The whole of Yearly Meeting of Friends in Britain, which met over the bank holiday weekend, 24-27th May, seemed to be given over to creating a safe space for the sharing of deeply personal stories. We were exploring diversity, inclusion and climate emergency using the notion of privilege. Those presenting reports as well as introductions to sessions (‘prepared ministry’) were invited to add an account of their own experience of privilege. With similar stories from spoken contributions from the floor, this resulted in an ocean of experience which almost overwhelmed.
Certainly the gathering was more diverse than in previous years. There was a variety of ages, colours, abilities, languages and accents, sexualities and genders, class and dress. Though the largest group was still white and elderly, and more women than men.
There were times when people were moved to tears, either in speaking or listening. We were encouraged to be ‘tender’ towards each other, and generally I think we were. There was a lot of learning going on. What is meant by ‘ciswomen’? How should we address a non-binary gendered person? Could we always tell the different meanings of ‘privilege’ in context? The Swarthmore Lecturer challenged British Friends with theological language not normally heard, including words and phrases like apocalyptic, theosis, and ‘Kingdom of God’.
I also found a deep level of sharing In conversations over coffee or meals. Often, in talking to complete strangers, points of common interest, links with particular places, and shared joys and worries emerged. At the end of each day I was physically tired and emotionally exhausted. But I also felt in a good place.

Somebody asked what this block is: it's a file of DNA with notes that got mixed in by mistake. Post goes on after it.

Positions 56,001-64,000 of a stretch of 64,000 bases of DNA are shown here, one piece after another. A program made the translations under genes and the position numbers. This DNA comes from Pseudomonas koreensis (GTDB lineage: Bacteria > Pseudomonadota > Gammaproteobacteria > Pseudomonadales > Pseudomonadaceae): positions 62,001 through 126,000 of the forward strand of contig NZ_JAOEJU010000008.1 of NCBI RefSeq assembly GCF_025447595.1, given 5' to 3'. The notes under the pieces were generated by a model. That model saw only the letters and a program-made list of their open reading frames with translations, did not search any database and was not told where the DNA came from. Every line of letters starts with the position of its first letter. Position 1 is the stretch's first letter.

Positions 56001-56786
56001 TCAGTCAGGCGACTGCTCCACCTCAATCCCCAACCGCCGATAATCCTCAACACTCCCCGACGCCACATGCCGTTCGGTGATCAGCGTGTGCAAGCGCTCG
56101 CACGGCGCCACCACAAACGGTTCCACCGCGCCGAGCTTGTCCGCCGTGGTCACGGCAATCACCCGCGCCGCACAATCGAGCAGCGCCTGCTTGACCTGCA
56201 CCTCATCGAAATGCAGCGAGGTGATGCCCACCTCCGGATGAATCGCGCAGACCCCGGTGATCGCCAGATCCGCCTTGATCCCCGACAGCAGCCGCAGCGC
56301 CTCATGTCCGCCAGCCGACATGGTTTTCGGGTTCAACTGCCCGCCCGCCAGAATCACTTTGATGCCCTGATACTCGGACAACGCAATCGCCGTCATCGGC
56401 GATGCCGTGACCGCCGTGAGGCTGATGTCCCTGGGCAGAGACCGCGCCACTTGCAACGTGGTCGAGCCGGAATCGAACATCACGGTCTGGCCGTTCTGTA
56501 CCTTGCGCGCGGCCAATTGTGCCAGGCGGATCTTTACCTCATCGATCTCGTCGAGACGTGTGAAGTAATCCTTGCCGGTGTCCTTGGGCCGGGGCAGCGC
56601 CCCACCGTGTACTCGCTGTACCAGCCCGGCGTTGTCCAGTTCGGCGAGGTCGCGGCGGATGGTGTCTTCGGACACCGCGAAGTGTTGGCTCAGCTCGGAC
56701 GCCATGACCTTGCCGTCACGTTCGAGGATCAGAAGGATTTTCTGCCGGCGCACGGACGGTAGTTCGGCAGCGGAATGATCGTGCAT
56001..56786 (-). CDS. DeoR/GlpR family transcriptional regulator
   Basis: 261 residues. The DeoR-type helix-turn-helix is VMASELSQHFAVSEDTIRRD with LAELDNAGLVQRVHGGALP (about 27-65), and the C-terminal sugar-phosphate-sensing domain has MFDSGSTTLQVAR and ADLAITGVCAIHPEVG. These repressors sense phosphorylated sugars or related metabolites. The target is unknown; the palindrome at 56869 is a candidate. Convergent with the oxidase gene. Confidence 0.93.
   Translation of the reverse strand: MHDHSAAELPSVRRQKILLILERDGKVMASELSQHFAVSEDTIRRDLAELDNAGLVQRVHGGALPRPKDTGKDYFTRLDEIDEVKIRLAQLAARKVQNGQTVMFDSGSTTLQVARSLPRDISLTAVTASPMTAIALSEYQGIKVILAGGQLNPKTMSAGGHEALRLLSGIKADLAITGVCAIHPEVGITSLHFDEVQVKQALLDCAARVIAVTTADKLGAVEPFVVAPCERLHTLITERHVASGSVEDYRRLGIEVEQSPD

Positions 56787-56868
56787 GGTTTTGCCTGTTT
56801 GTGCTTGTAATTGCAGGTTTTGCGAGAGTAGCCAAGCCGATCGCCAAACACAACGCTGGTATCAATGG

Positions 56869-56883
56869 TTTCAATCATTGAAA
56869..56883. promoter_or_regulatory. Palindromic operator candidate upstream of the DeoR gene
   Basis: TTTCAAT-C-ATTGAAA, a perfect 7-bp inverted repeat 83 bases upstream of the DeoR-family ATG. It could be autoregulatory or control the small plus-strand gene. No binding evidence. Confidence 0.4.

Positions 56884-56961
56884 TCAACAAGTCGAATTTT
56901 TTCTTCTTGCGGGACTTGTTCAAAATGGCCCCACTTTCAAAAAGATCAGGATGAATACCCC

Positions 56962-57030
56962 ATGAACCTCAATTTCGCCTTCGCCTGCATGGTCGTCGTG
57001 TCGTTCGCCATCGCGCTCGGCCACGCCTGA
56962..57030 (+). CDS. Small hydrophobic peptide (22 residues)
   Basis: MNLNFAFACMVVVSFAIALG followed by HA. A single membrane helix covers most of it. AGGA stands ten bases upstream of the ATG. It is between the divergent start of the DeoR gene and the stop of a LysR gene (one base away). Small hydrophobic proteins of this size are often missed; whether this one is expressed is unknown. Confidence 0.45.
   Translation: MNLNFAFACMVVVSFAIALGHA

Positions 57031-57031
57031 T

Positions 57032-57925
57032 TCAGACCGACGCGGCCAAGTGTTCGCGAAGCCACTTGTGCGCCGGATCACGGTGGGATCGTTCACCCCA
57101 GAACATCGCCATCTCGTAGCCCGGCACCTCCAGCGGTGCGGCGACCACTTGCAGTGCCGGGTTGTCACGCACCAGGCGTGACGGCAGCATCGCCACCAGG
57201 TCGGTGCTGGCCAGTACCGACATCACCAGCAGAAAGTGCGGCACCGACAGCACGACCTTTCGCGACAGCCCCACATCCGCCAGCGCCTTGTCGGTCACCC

The one frustration at the end of Yearly Meeting was that we stayed with personal stories and did not address the structural and systemic changes that are needed if we are to be a more diverse and inclusive community. The process of exploration goes on in the months ahead leading up to the the Yearly Meeting Gathering in Bath in August 2020.
It remains a challenge to try to create safe spaces and communities we can trust in our Local Meetings, so that the same kind of sharing of deeply personal stories can happen. It is often easier to be open an honest with strangers than with those who know us reasonable well, and with whom we have ongoing connections.
The other challenge of course is to learn about ourselves, the prejudices we have, the blind spots, the fears that paralyse us and prevent us from becoming the person we could be. Reflecting on class, race, sex and gender, ability, privilege in my own make-up is likely to be uncomfortable. Changing how I think and behave will require lots of small steps and occasional big leaps. To have the courage to do this will probably only be possible if I have encouragement and love around me.